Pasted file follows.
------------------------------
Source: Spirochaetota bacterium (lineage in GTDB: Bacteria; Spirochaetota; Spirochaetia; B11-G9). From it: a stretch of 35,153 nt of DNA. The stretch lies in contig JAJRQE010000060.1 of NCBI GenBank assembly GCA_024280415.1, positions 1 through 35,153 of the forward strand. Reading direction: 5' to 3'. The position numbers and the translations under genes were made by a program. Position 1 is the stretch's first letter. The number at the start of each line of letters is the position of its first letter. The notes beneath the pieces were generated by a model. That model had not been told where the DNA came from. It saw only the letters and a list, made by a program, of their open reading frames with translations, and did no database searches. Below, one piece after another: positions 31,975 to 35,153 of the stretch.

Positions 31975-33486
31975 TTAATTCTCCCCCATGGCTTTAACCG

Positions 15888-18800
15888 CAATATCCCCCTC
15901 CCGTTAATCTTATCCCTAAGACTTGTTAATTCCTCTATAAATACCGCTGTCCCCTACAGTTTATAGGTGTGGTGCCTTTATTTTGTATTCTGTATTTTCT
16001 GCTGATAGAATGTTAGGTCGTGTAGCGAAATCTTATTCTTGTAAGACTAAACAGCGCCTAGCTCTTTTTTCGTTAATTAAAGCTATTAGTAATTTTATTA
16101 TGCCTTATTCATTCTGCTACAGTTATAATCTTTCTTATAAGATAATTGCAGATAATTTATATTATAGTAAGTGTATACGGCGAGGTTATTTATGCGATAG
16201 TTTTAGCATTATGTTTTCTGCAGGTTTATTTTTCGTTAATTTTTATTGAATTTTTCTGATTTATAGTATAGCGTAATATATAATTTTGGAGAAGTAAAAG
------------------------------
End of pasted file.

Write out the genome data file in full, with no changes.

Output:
Source: Spirochaetota bacterium (lineage in GTDB: Bacteria; Spirochaetota; Spirochaetia; B11-G9). From it: a stretch of 35,153 nt of DNA. The stretch lies in contig JAJRQE010000060.1 of NCBI GenBank assembly GCA_024280415.1, positions 1 through 35,153 of the forward strand. Reading direction: 5' to 3'. The position numbers and the translations under genes were made by a program. Position 1 is the stretch's first letter. The number at the start of each line of letters is the position of its first letter. The notes beneath the pieces were generated by a model. That model had not been told where the DNA came from. It saw only the letters and a list, made by a program, of their open reading frames with translations, and did no database searches. Below, one piece after another: positions 31,975 to 35,153 of the stretch.

Positions 31975-33486
31975 TTAATTCTCCCCCATGGCTTTAACCG

Positions 15888-18800
15888 CAATATCCCCCTC
15901 CCGTTAATCTTATCCCTAAGACTTGTTAATTCCTCTATAAATACCGCTGTCCCCTACAGTTTATAGGTGTGGTGCCTTTATTTTGTATTCTGTATTTTCT
16001 GCTGATAGAATGTTAGGTCGTGTAGCGAAATCTTATTCTTGTAAGACTAAACAGCGCCTAGCTCTTTTTTCGTTAATTAAAGCTATTAGTAATTTTATTA
16101 TGCCTTATTCATTCTGCTACAGTTATAATCTTTCTTATAAGATAATTGCAGATAATTTATATTATAGTAAGTGTATACGGCGAGGTTATTTATGCGATAG
16201 TTTTAGCATTATGTTTTCTGCAGGTTTATTTTTCGTTAATTTTTATTGAATTTTTCTGATTTATAGTATAGCGTAATATATAATTTTGGAGAAGTAAAAG